Localized Data for Decision-Making: Implementing a Nurse-Led Data System for Maternal and Newborn Health in Tanzania
Nurse-Led Data System for Maternal and Newborn Health in Tanzania
Keywords:maternal and newborn health, health management information systems (HMIS), quality improvement, Tanzania
Background: Health information systems are integral tools that strengthen (and ideally drive) decision-making related to delivery of healthcare services and health outcomes in lower-income countries. However, often these data systems remain underutilized in local healthcare facilities. In sub-Saharan Africa, many countries are seeing an increasing number of facility-based births but not necessarily a corresponding improvement in outcomes, indicating that maternal and newborn health is an area in which better health information is needed to inform quality improvement initiatives. The purpose of this project was to design, implement, and evaluate a localized HIS to build capacity for quality improvement and research in maternal and newborn health at Muhimbili National Hospital in Dar es Salaam, Tanzania.
Methods: Through a collaborative partnership between Muhimbili National Hospital and Emory University, a data collection system using REDCap was developed to provide sustainable, high-quality data on in-patient maternal and newborn health services. Called the Obstetric and Neonatal Database, this project was led and implemented by nurses at MNH with support from staff obstetricians, IT personnel, and the hospital’s Training, Research, and Consultancy Unit. Four months after its launch, we conducted a mixed-methods evaluation that used quantitative methods to assess data capture and quality, and qualitative methods to elicit perceptions and experiences of users.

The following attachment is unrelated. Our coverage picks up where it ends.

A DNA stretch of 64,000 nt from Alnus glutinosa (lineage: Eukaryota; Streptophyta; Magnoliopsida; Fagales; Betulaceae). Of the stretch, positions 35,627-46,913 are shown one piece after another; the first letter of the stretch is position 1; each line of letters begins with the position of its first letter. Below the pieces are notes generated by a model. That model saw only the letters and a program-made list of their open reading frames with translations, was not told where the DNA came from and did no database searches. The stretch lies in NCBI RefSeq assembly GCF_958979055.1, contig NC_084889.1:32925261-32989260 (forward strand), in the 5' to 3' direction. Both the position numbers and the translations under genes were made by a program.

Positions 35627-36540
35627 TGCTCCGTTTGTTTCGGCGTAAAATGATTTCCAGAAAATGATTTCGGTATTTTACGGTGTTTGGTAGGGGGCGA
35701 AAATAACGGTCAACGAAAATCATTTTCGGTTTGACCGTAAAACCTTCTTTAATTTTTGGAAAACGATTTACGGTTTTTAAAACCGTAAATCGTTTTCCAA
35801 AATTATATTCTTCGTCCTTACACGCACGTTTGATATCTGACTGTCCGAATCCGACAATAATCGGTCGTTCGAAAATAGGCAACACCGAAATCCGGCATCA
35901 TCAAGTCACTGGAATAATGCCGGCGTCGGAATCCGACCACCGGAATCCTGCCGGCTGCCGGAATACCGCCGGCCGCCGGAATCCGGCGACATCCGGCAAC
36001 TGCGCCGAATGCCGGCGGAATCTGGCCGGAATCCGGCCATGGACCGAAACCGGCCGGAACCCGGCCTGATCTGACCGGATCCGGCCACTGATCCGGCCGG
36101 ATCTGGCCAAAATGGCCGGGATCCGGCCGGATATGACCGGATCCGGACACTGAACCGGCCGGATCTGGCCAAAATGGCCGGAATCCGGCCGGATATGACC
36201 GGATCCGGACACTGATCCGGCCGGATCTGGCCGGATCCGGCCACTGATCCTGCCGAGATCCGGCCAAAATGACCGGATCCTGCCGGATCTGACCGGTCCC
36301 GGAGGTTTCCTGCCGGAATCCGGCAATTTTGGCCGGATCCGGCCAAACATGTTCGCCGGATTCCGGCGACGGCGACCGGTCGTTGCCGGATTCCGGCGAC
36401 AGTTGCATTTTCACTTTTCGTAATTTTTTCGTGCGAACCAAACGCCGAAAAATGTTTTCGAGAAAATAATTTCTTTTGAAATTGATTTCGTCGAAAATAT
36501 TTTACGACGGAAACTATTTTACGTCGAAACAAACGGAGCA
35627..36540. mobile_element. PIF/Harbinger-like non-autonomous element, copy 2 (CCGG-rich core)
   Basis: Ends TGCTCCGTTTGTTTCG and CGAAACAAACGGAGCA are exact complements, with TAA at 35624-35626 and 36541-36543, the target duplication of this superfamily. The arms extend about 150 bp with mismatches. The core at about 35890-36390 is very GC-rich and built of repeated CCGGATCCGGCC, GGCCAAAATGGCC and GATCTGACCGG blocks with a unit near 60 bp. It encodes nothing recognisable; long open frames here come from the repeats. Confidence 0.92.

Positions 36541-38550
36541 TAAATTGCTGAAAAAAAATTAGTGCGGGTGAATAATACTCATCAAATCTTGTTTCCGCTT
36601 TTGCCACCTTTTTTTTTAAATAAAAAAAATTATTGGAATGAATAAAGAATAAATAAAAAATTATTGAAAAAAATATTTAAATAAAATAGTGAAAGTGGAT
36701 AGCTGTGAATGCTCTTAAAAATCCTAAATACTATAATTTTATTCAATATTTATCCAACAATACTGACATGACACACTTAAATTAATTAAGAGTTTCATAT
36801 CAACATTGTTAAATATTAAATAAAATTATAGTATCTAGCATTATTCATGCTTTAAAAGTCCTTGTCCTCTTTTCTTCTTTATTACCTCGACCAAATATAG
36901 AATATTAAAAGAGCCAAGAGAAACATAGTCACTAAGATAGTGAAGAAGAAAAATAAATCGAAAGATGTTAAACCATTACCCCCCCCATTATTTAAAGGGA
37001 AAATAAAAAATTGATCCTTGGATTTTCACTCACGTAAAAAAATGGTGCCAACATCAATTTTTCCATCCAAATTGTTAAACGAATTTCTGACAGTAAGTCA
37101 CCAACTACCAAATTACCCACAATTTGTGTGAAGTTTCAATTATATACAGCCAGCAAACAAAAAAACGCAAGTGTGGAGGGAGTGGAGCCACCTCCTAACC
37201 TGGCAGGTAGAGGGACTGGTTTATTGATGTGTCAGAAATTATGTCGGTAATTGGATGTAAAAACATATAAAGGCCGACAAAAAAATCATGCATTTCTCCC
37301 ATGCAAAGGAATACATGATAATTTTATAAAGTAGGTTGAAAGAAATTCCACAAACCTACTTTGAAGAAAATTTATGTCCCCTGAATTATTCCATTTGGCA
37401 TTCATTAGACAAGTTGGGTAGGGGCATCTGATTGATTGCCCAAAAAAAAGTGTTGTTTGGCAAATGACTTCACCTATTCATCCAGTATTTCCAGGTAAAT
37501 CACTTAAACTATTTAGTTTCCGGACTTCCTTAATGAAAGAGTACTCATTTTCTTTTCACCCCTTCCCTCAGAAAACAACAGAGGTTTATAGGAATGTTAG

Results: The project demonstrated significant successes overall and continues to be used as a means of assessing quality on the maternity wards today. Although data accuracy was high, the evaluation revealed large discrepancies in data capture; specifically, data from labor and surgical wards were >97% complete versus only about 20% complete in postnatal and newborn wards. This inconsistency is attributed to differing degrees of hands-on training and efforts to promote ownership and investment among nursing staff. On the other hand, most nurses overwhelmingly reported positive experiences with the database, describing unanticipated benefits that ranged from enhanced workflow efficiency to improved data security to updated technology-related skills.
Conclusion: To effectively provide local health facilities with critical information for evaluating and improving outcomes, health management information systems must be closely tailored to the needs of specific contexts and for the benefit of all users.
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